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13,000 Years at Your Fingertips: Virtual museum showcases the rich cultural heritage of Texas

Excavations in progress at Baker Cave, 1984.
Excavations in progress at Baker Cave, 1984. Many of the dry rockshelter sites in southwest Texas contain deeply stratified deposits full of perishable remains left behind by prehistoric groups camping in the shelters. These materials— rarely preserved in other sites— provide a wealth of information about prehistoric lifeways.
Pull up a chair and read tales of prehistoric hunters stampeding buffalo herds over a West Texas cliff. Find out why French explorers' ships foundered in Matagorda Bay. Discover a little-known East Texas Civil War training and prisoner of war camp and a 1,000-year-old "rancheria" site in the heart of the state. See stone tools used more than 10,000 years ago and find out how buffalo brains were used by Native Americans.

All of this, and you don't even need to leave the comfort of your computer.

Texas Beyond History is a virtual museum started by the Texas Archeological Research Laboratory (TARL), a research unit in the College of Liberal Arts. Partnering with the Texas Archeological Society (TAS), the innovative Web site showcases information and images about Texas' rich cultural heritage—more than 13,000 years of human history—from hunter-gatherers to cotton farmers.

Dr. Darrell Creel, director of TARL, said the Web site was designed to appeal to students at all levels, teachers, university researchers and the public alike.

"We have received countless requests for tours from schools, civic organizations and the public," he said. "TARL is not a museum and we don't have any exhibits, but we recognized a need for the public to have access to information we have available." 

Within the lab's warehouse-like building at the J.J. Pickle Research Campus are the collections from more than 80 years of archeological research across the state—an estimated 50 million artifacts, and the records, photographs and maps documenting close to 100,000 archeologcial sites across the state.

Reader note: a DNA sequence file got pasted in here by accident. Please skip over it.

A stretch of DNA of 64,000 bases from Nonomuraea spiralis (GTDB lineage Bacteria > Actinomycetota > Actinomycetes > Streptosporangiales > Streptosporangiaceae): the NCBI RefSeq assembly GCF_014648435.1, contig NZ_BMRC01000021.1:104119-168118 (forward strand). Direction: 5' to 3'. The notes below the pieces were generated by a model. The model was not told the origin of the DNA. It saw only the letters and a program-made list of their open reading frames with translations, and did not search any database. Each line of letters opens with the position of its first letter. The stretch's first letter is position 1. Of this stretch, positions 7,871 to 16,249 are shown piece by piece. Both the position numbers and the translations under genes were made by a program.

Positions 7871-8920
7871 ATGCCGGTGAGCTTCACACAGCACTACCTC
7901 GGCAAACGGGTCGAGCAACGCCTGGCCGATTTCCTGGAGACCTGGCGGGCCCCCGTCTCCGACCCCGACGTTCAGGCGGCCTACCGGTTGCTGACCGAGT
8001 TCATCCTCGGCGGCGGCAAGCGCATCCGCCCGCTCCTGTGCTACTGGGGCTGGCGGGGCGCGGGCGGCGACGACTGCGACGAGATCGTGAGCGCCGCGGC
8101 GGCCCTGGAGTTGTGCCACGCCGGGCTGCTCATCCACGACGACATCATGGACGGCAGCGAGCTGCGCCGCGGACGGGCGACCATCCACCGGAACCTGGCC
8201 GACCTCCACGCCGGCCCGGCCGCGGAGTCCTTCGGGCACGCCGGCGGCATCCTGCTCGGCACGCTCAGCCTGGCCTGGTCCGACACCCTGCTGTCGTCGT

An early Caddo burial scene, as envisioned by mural artist Nola Davis.
An early Caddo burial scene, as envisioned by mural artist Nola Davis of Texas Parks and Wildlife Department. An upcoming theme exhibit on Texas Beyond History will look at the remarkable East Texas Caddo culture from its earliest beginnings to the contemporary Caddo Nation.
Through Texas Beyond History, the public—especially school children and teachers—now has access to the most important of TARL's scientific holdings, through online virtual museum "exhibits" and a variety of creative resources, including map tools, children's activities, an illustrated glossary and lesson plans. In addition to human interest stories and results of scientific research, the site is vividly illustrated with more than 1,500 images, including original art commissioned for the site and archival photos from TARL's collections and other archives. This is the first Web site of its kind anywhere in the country.

There are 20 locations featured on the site, including Guy Town, Austin's 19th century red-light district, and Gault, one of the most important early man sites in North America, currently under analysis at TARL. There are also accounts of the Red River War of 1874, Ceremonial Cave in the Hueco Mountains and the Brownsville-Barril area of the Gulf Coast where the history of the people of the Rio Grande Delta has been uncovered. Texas Beyond History has been able to weave archeological finds with written records to tell compelling stories of Native Americans, Confederate soldiers and Early American settlements.